Timing hasn't previously been a strong point for Ali Williams, but his decision today to retire from test rugby is indisputably perfect.
Kudos to him for being proactive in going out on his terms. So often portrayed as the clown prince, Williams has pulled off one of the hardest gigs in the game - getting out of the test arena with his legacy and reputation intact.
His knee is bung. His body is creaking - the athleticism and elasticity that enabled him to reach the top echelon of international locks between 2005 and 2008 has gone.
Everyone, Williams admirers and haters, could see in the last few weeks that, after a promising start to the season, he was fading. Scott Higginbotham brushed him off much like he might be the remnants of an unwanted sandwich.
Against the Crusaders last week, Sam Whitelock had ownership of Williams. Any lingering hopes Williams may still have had about his test aspirations surely evaporated in Christchurch. Not only was Whitelock rampaging everywhere Williams wasn't, so too was Luke Romano and then Dominic Bird came off the bench to drive in the last nail.
It was perhaps a little cruel to then bring Williams into the All Black training camp the next day to provide him with yet another opportunity to see that New Zealand rugby is full of younger, fitter, better locks than him.
However obvious it may have been that time was up, it still took courage to make the call to walk away; it still took humility and good judgement to see that it was better to get out now on a voluntary basis rather than leave it a few weeks and shift the emphasis to an enforced departure. Williams owed that much to himself.
His various off-field antics over the years have divided opinion. For a minority, he's been a refreshing point of difference - a blast colour in a world of grey. For the majority, it seems, he's been a hard act to like - a David Brent figure, strangely convincing himself of his comedic genius while others watch on and cringe.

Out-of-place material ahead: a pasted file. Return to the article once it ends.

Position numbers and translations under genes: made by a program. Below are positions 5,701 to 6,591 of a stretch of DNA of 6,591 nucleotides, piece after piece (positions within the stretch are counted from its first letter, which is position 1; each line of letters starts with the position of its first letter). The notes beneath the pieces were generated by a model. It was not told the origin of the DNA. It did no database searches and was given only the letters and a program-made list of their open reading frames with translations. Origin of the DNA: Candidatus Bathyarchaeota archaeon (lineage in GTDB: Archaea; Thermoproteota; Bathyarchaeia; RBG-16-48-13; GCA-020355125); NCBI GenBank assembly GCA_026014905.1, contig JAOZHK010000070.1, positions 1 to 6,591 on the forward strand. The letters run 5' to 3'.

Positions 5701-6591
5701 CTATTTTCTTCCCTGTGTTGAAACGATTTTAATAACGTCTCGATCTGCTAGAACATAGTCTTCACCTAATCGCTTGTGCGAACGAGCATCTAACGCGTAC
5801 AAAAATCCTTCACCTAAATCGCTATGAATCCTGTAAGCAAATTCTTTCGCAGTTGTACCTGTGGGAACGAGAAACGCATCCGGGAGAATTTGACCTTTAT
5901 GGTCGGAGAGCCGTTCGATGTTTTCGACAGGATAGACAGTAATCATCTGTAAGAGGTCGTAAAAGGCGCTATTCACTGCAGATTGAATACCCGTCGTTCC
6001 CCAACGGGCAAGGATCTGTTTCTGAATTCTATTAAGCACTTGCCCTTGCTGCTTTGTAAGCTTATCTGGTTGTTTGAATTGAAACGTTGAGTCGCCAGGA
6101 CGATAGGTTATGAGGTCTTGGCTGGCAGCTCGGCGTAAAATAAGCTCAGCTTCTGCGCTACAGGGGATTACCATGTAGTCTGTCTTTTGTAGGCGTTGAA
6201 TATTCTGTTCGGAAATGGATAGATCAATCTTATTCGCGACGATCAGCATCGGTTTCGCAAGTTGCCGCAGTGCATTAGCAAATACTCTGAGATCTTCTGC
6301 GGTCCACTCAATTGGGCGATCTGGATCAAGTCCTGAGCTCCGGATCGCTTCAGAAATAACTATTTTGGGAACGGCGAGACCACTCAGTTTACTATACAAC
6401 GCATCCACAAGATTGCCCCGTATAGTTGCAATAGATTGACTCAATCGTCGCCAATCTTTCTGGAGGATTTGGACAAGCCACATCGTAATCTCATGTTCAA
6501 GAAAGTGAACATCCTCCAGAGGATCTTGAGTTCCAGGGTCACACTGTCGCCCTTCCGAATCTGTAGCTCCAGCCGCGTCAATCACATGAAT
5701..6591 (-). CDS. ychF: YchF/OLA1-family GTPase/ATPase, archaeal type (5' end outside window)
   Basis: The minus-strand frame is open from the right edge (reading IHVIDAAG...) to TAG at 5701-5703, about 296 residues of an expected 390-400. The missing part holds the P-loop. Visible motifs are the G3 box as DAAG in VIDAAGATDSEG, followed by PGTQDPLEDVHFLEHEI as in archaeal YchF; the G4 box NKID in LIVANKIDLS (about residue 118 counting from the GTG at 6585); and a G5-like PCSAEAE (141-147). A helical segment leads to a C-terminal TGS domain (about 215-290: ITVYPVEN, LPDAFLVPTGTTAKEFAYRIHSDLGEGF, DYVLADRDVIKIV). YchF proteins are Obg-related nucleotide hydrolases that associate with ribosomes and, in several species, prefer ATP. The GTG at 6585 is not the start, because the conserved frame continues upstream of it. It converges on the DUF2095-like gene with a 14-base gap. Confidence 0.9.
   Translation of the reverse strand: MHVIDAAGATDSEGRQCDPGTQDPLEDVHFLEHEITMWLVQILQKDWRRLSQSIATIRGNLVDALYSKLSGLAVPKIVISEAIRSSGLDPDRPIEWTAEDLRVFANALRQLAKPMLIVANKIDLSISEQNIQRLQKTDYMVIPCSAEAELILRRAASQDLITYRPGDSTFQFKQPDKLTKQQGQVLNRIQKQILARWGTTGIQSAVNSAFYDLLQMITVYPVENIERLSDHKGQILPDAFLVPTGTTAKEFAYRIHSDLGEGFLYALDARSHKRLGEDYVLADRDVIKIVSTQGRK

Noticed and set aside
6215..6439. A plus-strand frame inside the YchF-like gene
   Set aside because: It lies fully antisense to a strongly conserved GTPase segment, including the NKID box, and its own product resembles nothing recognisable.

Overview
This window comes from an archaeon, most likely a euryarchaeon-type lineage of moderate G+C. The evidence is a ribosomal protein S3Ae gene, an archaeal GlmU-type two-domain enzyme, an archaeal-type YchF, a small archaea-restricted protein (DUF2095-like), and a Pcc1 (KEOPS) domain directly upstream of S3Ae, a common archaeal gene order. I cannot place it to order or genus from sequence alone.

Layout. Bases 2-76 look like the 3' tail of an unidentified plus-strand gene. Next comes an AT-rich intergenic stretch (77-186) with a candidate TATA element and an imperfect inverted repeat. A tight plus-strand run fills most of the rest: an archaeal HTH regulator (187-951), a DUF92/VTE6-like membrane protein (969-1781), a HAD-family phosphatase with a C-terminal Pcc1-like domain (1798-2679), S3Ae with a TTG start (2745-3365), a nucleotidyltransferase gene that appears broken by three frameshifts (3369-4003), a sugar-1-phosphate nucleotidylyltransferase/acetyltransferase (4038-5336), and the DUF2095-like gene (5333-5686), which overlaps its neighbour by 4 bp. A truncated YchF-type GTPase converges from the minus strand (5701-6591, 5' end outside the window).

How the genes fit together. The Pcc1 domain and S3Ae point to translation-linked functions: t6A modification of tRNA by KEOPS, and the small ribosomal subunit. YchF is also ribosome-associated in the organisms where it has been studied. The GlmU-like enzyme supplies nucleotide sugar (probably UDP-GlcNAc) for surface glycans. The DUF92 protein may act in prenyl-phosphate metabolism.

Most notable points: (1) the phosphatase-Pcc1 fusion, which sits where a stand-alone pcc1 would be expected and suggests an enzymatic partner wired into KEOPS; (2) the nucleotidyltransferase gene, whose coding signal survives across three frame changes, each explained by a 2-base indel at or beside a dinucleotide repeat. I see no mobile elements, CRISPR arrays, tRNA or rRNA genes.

But those on both sides of the divide can presumably find common ground on Williams the player. He destroyed the Lions in the first test in 2005. He was the only man in silver who held up in the 2007 World Cup quarter-final and in 2008 he wasn't so much better than Victor Matfield and Bakkies Botha, but a kind of hybrid those two couldn't subdue.
He had four seasons - 2005-2008 - when he was world class: a towering force who could sit alongside the likes of Andy Haden, Ian Jones, Gary Whetton and, yes, even Colin Meads. Williams, in that period, was that good.
The shame is that serious injury in 2009 that repeated in 2010 has distorted the picture. It's easier to conjure images of Williams not quite imposing post-injury than it is to remember him dominating some of the best locks in world rugby before his Achilles and various other bits gave up the ghost.
But however much some may never have warmed to Williams, that's not reason to forget his excellence or contribution. That's not reason to invalidate what he achieved.